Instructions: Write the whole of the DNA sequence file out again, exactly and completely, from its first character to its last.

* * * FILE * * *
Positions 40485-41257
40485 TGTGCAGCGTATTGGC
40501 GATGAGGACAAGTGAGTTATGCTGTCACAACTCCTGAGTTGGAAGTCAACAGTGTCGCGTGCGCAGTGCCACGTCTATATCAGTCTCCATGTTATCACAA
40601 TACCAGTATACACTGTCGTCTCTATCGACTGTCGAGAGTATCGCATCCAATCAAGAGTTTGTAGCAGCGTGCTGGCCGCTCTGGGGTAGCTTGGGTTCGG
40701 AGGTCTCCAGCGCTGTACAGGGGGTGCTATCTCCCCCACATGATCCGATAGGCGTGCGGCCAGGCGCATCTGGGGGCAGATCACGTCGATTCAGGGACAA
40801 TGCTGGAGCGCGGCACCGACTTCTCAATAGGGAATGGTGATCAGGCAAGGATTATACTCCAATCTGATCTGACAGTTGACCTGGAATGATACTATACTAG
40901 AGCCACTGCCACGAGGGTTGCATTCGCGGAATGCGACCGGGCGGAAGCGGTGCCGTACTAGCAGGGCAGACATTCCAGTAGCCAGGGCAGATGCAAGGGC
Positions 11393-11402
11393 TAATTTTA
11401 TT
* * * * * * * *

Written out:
Positions 40485-41257
40485 TGTGCAGCGTATTGGC
40501 GATGAGGACAAGTGAGTTATGCTGTCACAACTCCTGAGTTGGAAGTCAACAGTGTCGCGTGCGCAGTGCCACGTCTATATCAGTCTCCATGTTATCACAA
40601 TACCAGTATACACTGTCGTCTCTATCGACTGTCGAGAGTATCGCATCCAATCAAGAGTTTGTAGCAGCGTGCTGGCCGCTCTGGGGTAGCTTGGGTTCGG
40701 AGGTCTCCAGCGCTGTACAGGGGGTGCTATCTCCCCCACATGATCCGATAGGCGTGCGGCCAGGCGCATCTGGGGGCAGATCACGTCGATTCAGGGACAA
40801 TGCTGGAGCGCGGCACCGACTTCTCAATAGGGAATGGTGATCAGGCAAGGATTATACTCCAATCTGATCTGACAGTTGACCTGGAATGATACTATACTAG
40901 AGCCACTGCCACGAGGGTTGCATTCGCGGAATGCGACCGGGCGGAAGCGGTGCCGTACTAGCAGGGCAGACATTCCAGTAGCCAGGGCAGATGCAAGGGC
Positions 11393-11402
11393 TAATTTTA
11401 TT